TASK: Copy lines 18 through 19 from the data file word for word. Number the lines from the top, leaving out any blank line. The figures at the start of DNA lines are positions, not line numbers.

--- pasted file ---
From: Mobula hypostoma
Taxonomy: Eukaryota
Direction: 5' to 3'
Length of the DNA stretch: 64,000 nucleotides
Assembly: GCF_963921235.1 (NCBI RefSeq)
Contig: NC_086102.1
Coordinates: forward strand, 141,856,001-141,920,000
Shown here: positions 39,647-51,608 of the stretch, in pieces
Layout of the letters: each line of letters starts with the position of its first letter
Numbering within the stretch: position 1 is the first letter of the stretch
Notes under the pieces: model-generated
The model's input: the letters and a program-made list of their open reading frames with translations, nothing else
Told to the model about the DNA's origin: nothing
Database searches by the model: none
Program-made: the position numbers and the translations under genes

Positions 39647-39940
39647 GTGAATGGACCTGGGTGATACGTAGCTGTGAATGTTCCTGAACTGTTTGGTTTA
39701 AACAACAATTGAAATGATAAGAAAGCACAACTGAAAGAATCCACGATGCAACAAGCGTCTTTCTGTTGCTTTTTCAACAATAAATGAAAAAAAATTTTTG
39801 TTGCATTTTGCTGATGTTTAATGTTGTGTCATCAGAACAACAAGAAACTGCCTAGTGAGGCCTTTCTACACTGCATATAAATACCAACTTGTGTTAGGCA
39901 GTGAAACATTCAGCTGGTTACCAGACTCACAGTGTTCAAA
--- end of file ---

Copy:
39701 AACAACAATTGAAATGATAAGAAAGCACAACTGAAAGAATCCACGATGCAACAAGCGTCTTTCTGTTGCTTTTTCAACAATAAATGAAAAAAAATTTTTG
39801 TTGCATTTTGCTGATGTTTAATGTTGTGTCATCAGAACAACAAGAAACTGCCTAGTGAGGCCTTTCTACACTGCATATAAATACCAACTTGTGTTAGGCA